At GitLab, we strive to hire smart people who can get things done. Though the bar for getting hired is high, our interview process is imperfect and later on we may find that someone is underperforming. We want people to be successful and should give every opportunity for individuals to work effectively but at the same time, we need to balance the company’s needs and move quickly to manage areas of underperformance. In addition, we also want our teammates to be successful, and recognize that they may be more successful at another company.
The important thing to remember is to always address any early signs of underperformance immediately. Managers should follow these guidelines when underperformance is recognized. Please reach out to People Operations with any concerns related to underperformance to protect the organization and equally consider the individual(s) involved. Remember that having important deliverables is not an excuse to keep a team member who is underperforming. We owe to all those on the team to maintain a high standard of performance amongst all teammates.
Managers should first address areas of poor performance or behavior related concerns verbally during one-on-one meetings or in impromptu private coaching sessions with their team member. These conversations should be documented by the manager and shared with the team member so that everyone has a record of the discussion and is in alignment on where improvements needs to be made and by when. Helping GitLabbers understand clearly how their performance is not meeting standards quickly is very important to foster immediate improvement and continued success. It is also important to clarify when feedback given is helpful coaching vs. a serious performance issue. It is not always clear how serious the feedback being provided is and setting the context can be critical. If there are extenuating circumstances some leeway may be granted depending on the situation. This is an area where People Operations can provide a sounding board or voice of reason. The People Operations Generalist meets with all managers every two weeks and any concerns about underperformance should be discussed then or managers can reach out in the meantime.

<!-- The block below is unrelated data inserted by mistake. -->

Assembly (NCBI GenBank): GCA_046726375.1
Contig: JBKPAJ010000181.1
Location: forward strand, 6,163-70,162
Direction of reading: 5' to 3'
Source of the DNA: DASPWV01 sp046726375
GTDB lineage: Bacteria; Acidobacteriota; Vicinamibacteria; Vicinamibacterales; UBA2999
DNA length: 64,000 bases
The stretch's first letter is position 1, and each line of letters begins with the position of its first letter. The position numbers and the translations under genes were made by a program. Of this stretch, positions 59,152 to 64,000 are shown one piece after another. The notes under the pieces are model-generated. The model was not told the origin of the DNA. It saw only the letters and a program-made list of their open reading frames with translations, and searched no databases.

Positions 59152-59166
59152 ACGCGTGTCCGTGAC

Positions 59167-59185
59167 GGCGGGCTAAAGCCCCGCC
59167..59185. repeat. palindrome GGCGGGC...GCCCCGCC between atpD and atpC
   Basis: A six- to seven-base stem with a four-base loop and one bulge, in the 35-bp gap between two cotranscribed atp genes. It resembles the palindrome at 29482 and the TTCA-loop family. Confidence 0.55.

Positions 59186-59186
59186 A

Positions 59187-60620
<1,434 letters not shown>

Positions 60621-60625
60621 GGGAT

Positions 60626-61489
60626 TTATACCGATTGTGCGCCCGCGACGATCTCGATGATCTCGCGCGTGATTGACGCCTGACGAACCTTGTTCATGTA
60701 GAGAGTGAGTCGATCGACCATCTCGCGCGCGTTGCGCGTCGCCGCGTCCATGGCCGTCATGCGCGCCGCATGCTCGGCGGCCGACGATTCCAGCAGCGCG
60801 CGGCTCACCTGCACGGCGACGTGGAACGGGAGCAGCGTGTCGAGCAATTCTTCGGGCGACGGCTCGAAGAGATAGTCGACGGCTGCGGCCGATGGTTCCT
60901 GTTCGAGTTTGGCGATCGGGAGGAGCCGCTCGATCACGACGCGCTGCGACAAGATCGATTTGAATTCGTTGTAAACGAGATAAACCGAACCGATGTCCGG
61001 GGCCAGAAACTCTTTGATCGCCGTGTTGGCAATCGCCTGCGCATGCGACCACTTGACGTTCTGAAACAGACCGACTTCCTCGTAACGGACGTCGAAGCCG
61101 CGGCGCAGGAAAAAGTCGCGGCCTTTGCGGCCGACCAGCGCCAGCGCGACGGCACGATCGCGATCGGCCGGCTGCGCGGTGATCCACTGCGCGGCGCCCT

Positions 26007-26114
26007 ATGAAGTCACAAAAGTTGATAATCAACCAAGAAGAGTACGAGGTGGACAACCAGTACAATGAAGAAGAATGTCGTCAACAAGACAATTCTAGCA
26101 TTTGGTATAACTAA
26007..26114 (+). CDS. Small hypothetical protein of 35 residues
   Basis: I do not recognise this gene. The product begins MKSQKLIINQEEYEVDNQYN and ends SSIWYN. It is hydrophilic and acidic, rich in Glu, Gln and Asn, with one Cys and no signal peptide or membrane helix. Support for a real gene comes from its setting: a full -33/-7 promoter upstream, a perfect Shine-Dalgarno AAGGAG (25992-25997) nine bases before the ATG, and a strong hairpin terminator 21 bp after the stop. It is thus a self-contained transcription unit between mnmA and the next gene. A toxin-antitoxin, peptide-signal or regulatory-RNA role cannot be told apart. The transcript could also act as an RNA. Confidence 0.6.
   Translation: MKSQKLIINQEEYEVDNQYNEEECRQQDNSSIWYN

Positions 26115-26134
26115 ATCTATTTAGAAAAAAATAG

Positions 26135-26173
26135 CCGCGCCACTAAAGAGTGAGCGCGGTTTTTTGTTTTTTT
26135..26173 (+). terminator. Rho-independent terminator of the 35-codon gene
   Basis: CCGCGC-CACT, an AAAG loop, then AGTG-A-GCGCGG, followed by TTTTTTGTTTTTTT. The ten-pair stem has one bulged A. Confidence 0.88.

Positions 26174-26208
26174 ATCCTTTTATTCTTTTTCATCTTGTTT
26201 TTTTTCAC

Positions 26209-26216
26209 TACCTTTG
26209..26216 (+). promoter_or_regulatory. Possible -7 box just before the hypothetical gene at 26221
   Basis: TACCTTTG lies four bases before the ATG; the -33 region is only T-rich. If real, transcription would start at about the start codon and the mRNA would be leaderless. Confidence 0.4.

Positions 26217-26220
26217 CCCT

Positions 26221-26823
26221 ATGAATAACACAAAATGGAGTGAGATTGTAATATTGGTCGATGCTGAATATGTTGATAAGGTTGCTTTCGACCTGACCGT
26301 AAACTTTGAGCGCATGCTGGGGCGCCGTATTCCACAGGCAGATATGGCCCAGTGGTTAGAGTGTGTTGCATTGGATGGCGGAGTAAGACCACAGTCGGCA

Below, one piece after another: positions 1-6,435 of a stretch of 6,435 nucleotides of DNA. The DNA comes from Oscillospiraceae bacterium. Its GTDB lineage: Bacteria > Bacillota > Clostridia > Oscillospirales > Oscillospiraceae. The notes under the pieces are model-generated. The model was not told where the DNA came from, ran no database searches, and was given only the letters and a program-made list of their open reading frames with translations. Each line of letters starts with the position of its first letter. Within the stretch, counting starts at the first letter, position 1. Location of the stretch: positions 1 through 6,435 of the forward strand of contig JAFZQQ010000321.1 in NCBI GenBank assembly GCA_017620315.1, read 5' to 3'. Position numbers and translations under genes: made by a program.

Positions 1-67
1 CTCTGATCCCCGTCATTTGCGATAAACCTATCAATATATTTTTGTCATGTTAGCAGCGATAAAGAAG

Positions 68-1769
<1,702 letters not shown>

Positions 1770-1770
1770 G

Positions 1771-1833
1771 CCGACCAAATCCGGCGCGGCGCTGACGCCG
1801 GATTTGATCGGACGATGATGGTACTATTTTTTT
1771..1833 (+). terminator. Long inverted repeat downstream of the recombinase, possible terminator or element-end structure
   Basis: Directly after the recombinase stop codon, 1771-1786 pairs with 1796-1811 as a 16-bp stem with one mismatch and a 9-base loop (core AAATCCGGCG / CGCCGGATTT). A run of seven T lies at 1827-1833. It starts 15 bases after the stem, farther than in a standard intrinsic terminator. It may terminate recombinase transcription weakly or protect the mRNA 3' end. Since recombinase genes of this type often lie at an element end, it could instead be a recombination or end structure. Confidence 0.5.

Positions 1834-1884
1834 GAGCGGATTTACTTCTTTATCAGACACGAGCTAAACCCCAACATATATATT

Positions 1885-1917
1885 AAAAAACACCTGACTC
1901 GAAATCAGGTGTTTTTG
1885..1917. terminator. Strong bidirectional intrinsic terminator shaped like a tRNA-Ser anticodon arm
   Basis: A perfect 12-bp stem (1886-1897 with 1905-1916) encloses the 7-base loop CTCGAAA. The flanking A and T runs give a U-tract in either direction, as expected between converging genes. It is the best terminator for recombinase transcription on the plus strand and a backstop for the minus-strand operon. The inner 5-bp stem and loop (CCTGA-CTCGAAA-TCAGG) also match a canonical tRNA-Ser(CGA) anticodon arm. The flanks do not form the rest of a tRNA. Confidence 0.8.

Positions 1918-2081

When coaching is not enough there are two options:
Many companies use a PIP for all firings to have a legal trial for the reason behind letting someone go. At GitLab we think that giving someone a plan while you intend to let them go is a bad experience for the team member, their manager, and the rest of the team. A PIP at GitLab is not used to cover our ass but is a genuine last chance to resolve under-performance. You should only offer a PIP if you are confident that the team member can successfully complete it. The team member should also be committed to successfully completing the PIP and maintaining the level of performance arrived at through the PIP. A PIP will not be successful unless the team member and the manager believes they can succeed. For director and higher functions we are unlikely to offer a PIP and more likely to let someone go immediately since the impact of their underperformed is greater on the rest of the organization.
As part of the PIP the manager will work with the employee to define SMART goals. SMART goals allow both the manager and employee to define requirements, track progress, and improve communication of expectatsion for sucess during the PIP period.
SMART is an acronym that can be used in creating the PIP requriments. To make sure goals are clear and reachable, each one should be:
Sample SMART Goals:
Bad SMART Goal: "Improve overall qualified sales lead".
Good SMART Goal: "In May, June and July, Jane Doe must have an increase of 20% in overall qualified sales leads entered into Salesforce.com"
Bad SMART Goal: "Increase Fix defects"